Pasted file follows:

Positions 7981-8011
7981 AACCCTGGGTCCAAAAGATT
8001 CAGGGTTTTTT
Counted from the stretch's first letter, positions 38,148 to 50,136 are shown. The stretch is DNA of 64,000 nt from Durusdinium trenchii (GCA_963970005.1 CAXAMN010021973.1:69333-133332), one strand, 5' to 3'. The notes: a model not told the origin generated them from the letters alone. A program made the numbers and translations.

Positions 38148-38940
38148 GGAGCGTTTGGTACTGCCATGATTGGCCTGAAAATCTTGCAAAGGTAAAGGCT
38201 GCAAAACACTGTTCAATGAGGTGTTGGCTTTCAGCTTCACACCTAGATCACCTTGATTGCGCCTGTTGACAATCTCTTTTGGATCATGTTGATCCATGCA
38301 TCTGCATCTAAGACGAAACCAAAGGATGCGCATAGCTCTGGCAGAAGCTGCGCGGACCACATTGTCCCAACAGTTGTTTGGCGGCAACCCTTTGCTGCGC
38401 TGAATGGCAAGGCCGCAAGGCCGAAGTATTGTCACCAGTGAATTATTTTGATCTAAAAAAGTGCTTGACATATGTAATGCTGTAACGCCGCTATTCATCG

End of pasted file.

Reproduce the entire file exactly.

Positions 7981-8011
7981 AACCCTGGGTCCAAAAGATT
8001 CAGGGTTTTTT
Counted from the stretch's first letter, positions 38,148 to 50,136 are shown. The stretch is DNA of 64,000 nt from Durusdinium trenchii (GCA_963970005.1 CAXAMN010021973.1:69333-133332), one strand, 5' to 3'. The notes: a model not told the origin generated them from the letters alone. A program made the numbers and translations.

Positions 38148-38940
38148 GGAGCGTTTGGTACTGCCATGATTGGCCTGAAAATCTTGCAAAGGTAAAGGCT
38201 GCAAAACACTGTTCAATGAGGTGTTGGCTTTCAGCTTCACACCTAGATCACCTTGATTGCGCCTGTTGACAATCTCTTTTGGATCATGTTGATCCATGCA
38301 TCTGCATCTAAGACGAAACCAAAGGATGCGCATAGCTCTGGCAGAAGCTGCGCGGACCACATTGTCCCAACAGTTGTTTGGCGGCAACCCTTTGCTGCGC
38401 TGAATGGCAAGGCCGCAAGGCCGAAGTATTGTCACCAGTGAATTATTTTGATCTAAAAAAGTGCTTGACATATGTAATGCTGTAACGCCGCTATTCATCG